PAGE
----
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The Highlawn Inn turned into a bed-and-breakfast for homeless cats. Photography Courtesy The Highlawn Inn.

The Highlawn Inn: Homeless Cats Come to West Virginia Bed-and-Breakfast

Sandy Kauffman didn't expect feline residents at her bed-and-breakfast, the Highlawn Inn. But when cats kept showing up, she gave them a home.

Kellie B. Gormly  |  Sep 11th 2018


Sandy Kauffman didn’t go out looking for a staff of feline residents at her bed-and-breakfast in Berkeley Springs, West Virginia. The homeless cats just kept showing up at the doorstep of her Highlawn Inn — and always at the purrfect time.

Every time a cat passes away, another one shows up within two weeks. “It’s just the most amazing thing,” Sandy says. “How do they know?” Sandy, who lives with her husband, Tim Miller, on the third floor, says, “Basically, we’ve never met a cat we didn’t like.”

About the Highlawn Inn

Highlawn Inn has had up to five cats at one time living there. Photography Courtesy The Highlawn Inn.

The Highlawn Inn has had up to five cats at one time living there. Photography Courtesy The Highlawn Inn.

Today, the Highlawn Inn — located in the Eastern Panhandle of West Virginia, famous for its spas and mineral spring water — houses three roaming resident felines who charm the guests and often come to their rooms for visits.

Sandy and Tim didn’t grow up with cats and knew nothing about them, but ever since buying the house 31 years ago, they have had up to five cats at one time living there.

The Highlawn cat dynasty started many years ago, when a black-and-white kitty showed up on Christmas Eve. Once they had that first cat, which they named Jackie, Sandy says they couldn’t imagine ever living without one.

Feline residents at the Highlawn Inn

Blackie, a black male inn greeter. Photography Courtesy The Highlawn Inn.

Blackie, a black male inn greeter. Photography Courtesy The Highlawn Inn.

After Jackie died, an orange tabby showed up — Peach. Then, along came two tabbies: Goldie Kitty and Geronimo. Overall, the inn has hosted nine cats. Today’s cast of inn greeters are: a black male named Blackie, a brown tabby male named N.V., and a gray-and-white female named Little Girl.

Staff members also feed feral cats outside, and Sandy keeps her own gray cat, Squawk, upstairs.

Blackie is the most gregarious cat, and if you leave your door open, he’ll probably come upstairs and visit your room — and maybe he’ll even stay overnight, if you let him. Blackie also loves hunting and climbing trees outside.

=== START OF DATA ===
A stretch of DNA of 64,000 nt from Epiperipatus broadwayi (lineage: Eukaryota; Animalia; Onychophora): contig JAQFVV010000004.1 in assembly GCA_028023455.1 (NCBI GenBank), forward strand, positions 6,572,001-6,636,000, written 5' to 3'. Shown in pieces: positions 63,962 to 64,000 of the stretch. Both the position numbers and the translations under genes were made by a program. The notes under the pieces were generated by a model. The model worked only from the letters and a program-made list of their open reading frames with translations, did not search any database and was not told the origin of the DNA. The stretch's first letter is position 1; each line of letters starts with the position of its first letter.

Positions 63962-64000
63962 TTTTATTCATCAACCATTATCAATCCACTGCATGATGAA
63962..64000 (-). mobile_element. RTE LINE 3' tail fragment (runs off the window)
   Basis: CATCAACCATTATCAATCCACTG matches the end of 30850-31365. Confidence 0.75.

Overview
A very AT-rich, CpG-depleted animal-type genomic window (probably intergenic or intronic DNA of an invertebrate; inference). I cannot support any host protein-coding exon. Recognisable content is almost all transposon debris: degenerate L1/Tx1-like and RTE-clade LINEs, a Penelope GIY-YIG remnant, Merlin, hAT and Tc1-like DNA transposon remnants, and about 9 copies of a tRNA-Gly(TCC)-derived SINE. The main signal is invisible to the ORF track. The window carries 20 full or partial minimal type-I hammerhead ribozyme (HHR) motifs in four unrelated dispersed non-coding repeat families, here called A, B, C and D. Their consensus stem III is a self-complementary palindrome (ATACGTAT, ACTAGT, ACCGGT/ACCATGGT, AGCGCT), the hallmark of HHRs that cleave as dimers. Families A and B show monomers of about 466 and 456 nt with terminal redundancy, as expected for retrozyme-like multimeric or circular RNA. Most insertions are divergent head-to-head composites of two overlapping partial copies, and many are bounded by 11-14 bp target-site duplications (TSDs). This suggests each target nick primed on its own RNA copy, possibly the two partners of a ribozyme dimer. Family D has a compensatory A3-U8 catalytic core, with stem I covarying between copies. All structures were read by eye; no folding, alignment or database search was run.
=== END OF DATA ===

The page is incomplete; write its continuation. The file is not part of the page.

The inn owners’ love for cats extends beyond the living felines at the house. If you step into the garden outside, you’ll find a kitty graveyard, where Sandy has lovingly buried all the cats who have died over the years.

Details cat lovers will appreciate

Guests — who often tell Sandy they chose Highlawn Inn because of the cats — will see evidence of the cat love all around the house. Outside, a cat-themed parking sign greets the cats in the driveway. A jar by the entryway collects donations for the local humane society. Cat lovers staying at the Highlawn Inn will also appreciate the new, nearby cat café, Give Purrs a Chance.

Highlawn Inn’s cozy downstairs living area has many cat cushions and ornaments, and just feels like a cozy little kitty retreat. “I think the cats really teach you how to chill out and relax,” Sandy says. “People ask for the cats by name. They obviously have adopted cats as part of the inn family.”

For more information, visit highlawninn.com.

Thumbnail: Photography Courtesy The Highlawn Inn.

Kellie B. Gormly is a Pittsburgh-based journalist otherwise known at Mother Catresa to homeless kittens and cats. She blogs about her adventures in fostering at mothercatresaschronicle.blogspot.com.

Editor’s note: This article appeared in Catster magazine. Have you seen the new Catster print magazine in stores? Or in the waiting room of your vet’s office? Subscribe now to get Catster magazine delivered straight to you

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